Last week, Jawbone filed a lawsuit against its competitor, Fitbit. Their claim is that Fitbit lured away their employees, and these employees came with business plans and other proprietary information. While California law pretty much makes non-compete agreements worthless, taking actual business plans to a new company can certainly land you in court.
Whether or not Fitbit did this (and, in the interest of full disclosure, I wear a Fitbit and have for a very long time), this lawsuit can serve as a reminder that poaching from your competitors can bring about bad results. Here are 5 things you should think long and hard about before hiring from your direct competitor.
1. What do these people do? It really doesn't matter where your HR person came from. Employment law is the same at every business, and while a particular onboarding program might be proprietary, it's unlikely to pose a problem. Engineers, on the other hand, who have spent the last 5 years working diligently on a device that directly competes with your own could be risky.
2. Ensuring your employees' integrity. Some employees think you'll be extra pleased if they can walk in and spill the beans on your competitors. In some cases, they have no idea that doing so violates the law. What plan do you have in place to make sure that the ideas coming out are unique to your company and not stolen from across the street?
3. Have you checked their non-compete agreements? While this isn't a case about non-compete agreements (California only allows non-competes in very rare circumstances anyway), you may run into legal problems if you hire people who are bound by non-compete. You need to review the actual legal document before bringing them onboard. I'm not a fan of non-competes except for very narrow purposes anyway, but lots of companies use them.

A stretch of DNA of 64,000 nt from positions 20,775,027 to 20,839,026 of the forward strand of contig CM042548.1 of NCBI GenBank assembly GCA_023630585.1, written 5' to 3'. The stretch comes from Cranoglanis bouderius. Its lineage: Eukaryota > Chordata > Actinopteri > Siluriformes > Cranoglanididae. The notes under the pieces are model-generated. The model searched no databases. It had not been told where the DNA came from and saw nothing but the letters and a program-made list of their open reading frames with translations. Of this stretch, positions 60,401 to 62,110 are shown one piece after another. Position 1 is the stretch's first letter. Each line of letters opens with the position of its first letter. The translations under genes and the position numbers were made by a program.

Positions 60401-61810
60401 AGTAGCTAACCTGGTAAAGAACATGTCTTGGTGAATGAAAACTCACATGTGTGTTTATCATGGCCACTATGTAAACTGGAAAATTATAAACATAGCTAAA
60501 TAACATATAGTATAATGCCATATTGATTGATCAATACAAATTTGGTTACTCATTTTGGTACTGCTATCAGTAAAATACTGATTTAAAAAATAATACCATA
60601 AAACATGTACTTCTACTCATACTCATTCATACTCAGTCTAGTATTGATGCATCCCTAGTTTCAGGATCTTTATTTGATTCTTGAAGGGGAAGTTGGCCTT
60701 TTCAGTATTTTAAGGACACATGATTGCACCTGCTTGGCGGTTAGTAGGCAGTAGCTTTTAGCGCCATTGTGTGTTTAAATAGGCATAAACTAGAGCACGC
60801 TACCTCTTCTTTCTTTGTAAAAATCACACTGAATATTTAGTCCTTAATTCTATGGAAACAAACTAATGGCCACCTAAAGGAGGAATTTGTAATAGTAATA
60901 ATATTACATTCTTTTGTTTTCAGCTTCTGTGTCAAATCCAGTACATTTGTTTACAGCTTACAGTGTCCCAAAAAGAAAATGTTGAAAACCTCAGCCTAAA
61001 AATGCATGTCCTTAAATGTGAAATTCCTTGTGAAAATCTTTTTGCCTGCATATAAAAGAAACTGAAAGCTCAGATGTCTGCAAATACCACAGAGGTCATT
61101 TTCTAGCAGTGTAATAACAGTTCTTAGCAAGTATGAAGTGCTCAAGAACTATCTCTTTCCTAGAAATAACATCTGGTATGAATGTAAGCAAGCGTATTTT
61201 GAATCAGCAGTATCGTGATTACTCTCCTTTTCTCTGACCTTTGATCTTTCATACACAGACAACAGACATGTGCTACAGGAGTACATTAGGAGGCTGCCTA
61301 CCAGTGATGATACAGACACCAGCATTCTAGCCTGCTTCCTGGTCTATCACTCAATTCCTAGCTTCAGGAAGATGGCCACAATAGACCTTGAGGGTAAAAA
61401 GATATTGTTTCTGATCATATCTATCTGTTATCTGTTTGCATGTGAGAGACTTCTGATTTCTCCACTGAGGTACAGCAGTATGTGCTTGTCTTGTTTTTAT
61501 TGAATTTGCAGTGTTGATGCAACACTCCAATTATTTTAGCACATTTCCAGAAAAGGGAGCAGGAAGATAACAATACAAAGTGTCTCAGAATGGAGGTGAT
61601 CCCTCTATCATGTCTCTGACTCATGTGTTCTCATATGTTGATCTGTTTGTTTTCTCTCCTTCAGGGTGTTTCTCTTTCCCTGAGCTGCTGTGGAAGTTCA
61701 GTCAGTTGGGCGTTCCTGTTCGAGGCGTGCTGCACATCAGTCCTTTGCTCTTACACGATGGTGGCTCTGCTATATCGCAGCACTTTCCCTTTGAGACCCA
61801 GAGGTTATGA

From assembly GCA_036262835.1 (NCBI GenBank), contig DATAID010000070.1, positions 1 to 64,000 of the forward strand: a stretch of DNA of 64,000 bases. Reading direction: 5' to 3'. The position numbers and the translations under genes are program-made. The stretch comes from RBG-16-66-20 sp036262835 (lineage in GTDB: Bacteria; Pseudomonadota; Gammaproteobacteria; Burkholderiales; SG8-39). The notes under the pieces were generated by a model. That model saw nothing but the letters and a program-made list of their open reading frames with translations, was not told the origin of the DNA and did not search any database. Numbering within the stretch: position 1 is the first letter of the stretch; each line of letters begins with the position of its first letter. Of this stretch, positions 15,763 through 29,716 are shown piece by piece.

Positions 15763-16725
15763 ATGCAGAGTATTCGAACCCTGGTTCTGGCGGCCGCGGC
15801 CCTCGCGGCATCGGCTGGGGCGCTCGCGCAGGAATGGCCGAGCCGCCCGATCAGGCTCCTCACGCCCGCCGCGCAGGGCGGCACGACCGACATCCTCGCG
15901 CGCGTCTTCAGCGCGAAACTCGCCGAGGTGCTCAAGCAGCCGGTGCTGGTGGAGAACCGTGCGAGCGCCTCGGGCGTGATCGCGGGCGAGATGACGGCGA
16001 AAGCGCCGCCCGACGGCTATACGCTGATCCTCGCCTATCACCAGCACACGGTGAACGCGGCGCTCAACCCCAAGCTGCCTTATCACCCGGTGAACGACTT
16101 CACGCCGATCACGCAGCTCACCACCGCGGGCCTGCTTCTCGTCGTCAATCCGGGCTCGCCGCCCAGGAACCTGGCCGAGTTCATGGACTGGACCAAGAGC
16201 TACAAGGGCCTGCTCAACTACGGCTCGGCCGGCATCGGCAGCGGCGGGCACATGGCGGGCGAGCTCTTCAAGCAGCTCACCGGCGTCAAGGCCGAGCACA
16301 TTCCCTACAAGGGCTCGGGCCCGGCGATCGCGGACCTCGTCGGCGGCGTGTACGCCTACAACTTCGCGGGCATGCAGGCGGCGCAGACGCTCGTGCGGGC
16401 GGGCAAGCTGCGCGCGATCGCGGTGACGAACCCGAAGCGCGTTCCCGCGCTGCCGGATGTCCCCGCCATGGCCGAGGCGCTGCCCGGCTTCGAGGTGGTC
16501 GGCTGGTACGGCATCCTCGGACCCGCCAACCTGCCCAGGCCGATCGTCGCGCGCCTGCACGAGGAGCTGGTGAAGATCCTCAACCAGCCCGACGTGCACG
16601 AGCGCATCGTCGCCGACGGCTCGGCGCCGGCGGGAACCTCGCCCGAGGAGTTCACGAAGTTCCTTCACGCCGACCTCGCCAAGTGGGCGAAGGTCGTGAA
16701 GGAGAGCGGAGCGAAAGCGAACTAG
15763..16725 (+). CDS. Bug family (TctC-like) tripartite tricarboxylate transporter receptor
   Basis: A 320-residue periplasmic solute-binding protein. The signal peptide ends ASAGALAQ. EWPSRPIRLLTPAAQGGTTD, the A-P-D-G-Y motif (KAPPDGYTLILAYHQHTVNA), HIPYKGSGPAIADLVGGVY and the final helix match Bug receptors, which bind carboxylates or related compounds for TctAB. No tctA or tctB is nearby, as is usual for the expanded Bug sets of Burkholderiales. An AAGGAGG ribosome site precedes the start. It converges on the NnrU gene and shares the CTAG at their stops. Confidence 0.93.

4. Bringing someone in from another industry lowers your risk of stealing secrets. Normally, stealing is quite intentional, but if you hire someone from a company that does almost exactly what you do, they may inadvertently bring up things that their former bosses said or suggest plans that your competitor has. If, instead, you hire someone from a different industry, when they say, "hey, at my last job we did X," they aren't likely to be violating any laws.
5. You want new and better ideas than your competitor. While it's tempting to say, "Company X is doing better than we are! Let's bring in one of their engineers to do the same thing!" it's far better to bring in someone different so that you don't end up being the same as your competitor.
Remember, even if there are no non-compete agreements in effect, you can't just steal your competitor's ideas-even if you've successfully stolen their employees.